I tried some Acros today with my 6x7 (but used Pyrocat-MC) using the details above for SBR 7. Stunning results!

    Thanks,
    Rick
     
  16. sanking

    sanking Member

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    Hi Rick,

    I have been using Acros with both -HD and -MC for about six months with MF 6X7 and 6X9 and am really pleased with the fine grain and sharpness. However, I had actually never tested it with BTZS and thought this would be interesting to add more precision to my work.

    What I like about Acros, in addition to the very fine grain and very high resolution is the fact that, 1) reciprocity failure is very low, which means that in low light conditions exposures might actually be shorter than with a high speed film like HP4+, and 2) EFS is fairly constant over a wide range of SBR conditions.

    Good luck with your work with this film, and thanks for the report.

    Sandy
     
  17. onnect17

    onnect17 Member

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    Hi Sandy,

    Why should I reduce the development times for scanning?

    Thanks,
    Armando
     
  18. eddie gunks

    eddie gunks Member

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    it is early so sorry if i am not getting it but is the second chart the chart to use? seems that they are opposite each other.

    i plan to use this film for my pinhole cameras as the reciprocity is excellent! what would you say i should use for printing on VC papers? thanks again.

    eddie

    ps. i have just began mixing HD from bulk chemicals. so far so good. this is fun!
     
  19. Baxter Bradford

    Baxter Bradford Member

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    Have you by any chance similar figures for developing Acros/Pyrocat HD in a Jobo processor please Sandy? I'd love to be able to tweak my timings. Currently it all gets 10 min 15s on the fast rotation speed of 75rpm.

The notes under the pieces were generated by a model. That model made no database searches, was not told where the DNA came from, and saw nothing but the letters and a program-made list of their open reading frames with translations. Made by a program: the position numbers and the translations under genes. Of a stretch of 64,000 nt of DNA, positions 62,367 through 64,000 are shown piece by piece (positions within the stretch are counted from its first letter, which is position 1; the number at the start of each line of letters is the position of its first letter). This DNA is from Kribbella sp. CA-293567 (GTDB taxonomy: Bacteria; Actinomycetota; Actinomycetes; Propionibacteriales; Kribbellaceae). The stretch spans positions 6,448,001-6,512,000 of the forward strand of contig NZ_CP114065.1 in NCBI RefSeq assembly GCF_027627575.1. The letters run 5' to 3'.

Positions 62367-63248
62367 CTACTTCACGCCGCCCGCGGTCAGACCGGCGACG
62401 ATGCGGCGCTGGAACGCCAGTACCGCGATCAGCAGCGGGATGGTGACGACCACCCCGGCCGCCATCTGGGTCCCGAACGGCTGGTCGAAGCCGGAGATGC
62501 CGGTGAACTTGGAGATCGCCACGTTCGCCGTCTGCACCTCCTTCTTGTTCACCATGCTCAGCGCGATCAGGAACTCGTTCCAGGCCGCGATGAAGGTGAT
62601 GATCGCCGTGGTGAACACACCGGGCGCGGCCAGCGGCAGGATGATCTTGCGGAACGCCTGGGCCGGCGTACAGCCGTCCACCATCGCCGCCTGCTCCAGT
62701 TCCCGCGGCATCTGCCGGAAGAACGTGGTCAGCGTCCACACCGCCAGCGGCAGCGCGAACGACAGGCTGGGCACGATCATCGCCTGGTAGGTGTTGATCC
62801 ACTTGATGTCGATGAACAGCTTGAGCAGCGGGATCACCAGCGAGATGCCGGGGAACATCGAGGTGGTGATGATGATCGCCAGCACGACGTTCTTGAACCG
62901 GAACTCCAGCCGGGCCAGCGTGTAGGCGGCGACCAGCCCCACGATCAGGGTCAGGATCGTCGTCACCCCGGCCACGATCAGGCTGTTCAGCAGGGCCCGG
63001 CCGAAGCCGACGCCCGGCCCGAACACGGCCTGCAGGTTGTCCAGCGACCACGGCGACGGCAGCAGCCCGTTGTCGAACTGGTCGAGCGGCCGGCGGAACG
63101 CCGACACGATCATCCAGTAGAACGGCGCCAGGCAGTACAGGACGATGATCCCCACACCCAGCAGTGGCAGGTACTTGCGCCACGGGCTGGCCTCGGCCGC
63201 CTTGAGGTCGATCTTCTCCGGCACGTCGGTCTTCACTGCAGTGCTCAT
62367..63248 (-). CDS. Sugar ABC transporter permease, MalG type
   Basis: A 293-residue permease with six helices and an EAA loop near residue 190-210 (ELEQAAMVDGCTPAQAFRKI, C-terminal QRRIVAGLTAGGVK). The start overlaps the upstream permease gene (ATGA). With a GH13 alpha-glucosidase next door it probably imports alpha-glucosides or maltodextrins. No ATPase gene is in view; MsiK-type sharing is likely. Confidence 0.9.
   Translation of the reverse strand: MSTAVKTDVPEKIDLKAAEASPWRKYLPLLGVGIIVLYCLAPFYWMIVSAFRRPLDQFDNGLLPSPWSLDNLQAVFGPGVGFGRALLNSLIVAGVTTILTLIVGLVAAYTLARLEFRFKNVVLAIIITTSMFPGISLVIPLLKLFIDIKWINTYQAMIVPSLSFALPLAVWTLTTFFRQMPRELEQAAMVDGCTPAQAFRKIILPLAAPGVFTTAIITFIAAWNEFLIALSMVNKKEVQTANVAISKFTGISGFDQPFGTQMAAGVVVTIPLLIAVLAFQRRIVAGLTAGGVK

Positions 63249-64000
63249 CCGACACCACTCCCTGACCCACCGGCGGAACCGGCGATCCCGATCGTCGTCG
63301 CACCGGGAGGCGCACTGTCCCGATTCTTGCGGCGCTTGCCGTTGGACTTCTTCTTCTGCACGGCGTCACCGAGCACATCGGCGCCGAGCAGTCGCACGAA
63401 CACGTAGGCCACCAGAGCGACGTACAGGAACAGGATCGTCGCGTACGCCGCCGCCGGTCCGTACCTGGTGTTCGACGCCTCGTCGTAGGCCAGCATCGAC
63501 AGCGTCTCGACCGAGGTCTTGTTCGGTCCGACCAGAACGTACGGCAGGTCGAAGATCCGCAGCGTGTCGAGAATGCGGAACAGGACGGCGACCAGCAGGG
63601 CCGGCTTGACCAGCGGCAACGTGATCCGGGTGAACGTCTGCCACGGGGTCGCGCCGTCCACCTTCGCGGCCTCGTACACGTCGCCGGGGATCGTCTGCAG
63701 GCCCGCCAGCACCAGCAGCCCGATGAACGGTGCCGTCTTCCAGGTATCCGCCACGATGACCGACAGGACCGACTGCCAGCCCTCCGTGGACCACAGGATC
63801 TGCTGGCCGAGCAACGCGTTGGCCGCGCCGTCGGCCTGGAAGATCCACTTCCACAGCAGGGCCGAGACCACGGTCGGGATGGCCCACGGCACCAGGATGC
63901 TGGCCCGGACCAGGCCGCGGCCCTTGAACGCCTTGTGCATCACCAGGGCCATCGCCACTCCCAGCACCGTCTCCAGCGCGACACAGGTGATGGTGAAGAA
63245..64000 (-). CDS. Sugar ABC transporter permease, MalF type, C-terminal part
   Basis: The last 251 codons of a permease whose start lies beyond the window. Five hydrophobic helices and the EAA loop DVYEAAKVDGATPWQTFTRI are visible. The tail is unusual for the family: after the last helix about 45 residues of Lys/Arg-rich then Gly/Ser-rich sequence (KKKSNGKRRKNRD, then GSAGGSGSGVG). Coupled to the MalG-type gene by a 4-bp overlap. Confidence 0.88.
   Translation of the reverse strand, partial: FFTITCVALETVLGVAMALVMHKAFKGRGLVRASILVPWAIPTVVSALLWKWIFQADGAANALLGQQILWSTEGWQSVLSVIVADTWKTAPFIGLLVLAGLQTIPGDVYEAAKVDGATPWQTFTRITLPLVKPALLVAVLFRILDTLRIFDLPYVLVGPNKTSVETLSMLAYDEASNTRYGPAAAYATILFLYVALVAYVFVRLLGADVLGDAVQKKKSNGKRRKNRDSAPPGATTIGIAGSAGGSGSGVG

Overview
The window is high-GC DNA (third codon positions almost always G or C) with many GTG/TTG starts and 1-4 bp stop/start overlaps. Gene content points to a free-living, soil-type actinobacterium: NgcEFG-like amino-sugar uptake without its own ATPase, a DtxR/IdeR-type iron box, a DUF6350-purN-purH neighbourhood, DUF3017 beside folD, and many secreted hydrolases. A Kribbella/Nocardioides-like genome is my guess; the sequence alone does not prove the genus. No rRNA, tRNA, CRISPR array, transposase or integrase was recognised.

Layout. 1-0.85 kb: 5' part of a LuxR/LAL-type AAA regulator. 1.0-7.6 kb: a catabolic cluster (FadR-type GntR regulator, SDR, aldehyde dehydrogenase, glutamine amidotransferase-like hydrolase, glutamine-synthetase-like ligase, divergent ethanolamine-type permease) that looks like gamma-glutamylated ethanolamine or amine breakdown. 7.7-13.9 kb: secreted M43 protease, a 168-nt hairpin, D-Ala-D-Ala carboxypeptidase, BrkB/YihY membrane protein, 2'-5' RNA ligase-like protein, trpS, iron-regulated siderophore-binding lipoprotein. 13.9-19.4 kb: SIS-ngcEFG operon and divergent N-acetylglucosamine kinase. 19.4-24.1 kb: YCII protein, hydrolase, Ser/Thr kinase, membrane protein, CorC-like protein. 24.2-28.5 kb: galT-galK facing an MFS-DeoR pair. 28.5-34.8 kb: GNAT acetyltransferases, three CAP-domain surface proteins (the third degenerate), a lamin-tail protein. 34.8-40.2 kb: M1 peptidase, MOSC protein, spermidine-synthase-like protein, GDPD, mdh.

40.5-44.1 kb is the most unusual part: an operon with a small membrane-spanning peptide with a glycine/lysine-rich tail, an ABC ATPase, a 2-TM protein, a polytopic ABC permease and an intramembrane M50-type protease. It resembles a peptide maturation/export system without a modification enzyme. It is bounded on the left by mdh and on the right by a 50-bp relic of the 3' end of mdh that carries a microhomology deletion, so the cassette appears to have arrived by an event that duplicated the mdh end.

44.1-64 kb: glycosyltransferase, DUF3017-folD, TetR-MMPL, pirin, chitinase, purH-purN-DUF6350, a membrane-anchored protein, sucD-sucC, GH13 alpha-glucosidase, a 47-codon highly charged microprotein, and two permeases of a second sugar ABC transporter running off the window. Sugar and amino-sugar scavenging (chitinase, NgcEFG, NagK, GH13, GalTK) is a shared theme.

Many thanks
     
  20. Alden

    Alden Member

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    Mr. King. I hope you'll forgive me if this is too much of a tangent, but as I see and have known about your comprehensiveness with data, I'm going to ask that slippery question. Why pyro? I worked successfully for two years with four different pyros, primarily pyrocat, then even Illumitol from a New Zealander's formula. I never had a problem matching those results with D-76, if I did a side by side photograph regardless of the brightness range, using VC papers.

    Ultimately I found the pyro highlights were a little flat compared to 76, and ultimately as a fellow once said on rec.darkroom, "it's just a matter of whether you like creamy highlights or crisp ones". To develop for snappier highlight with pyro would seem to defeat the purpose completely.

    So is there data to suggest you are getting more tones to the paper, or something else I'm not considering, or does this interest in pyro remain inexplicable and a subjective artistic choice? I'm hoping for more than a "whatever works for you" response, again because your interest in data seems so complete.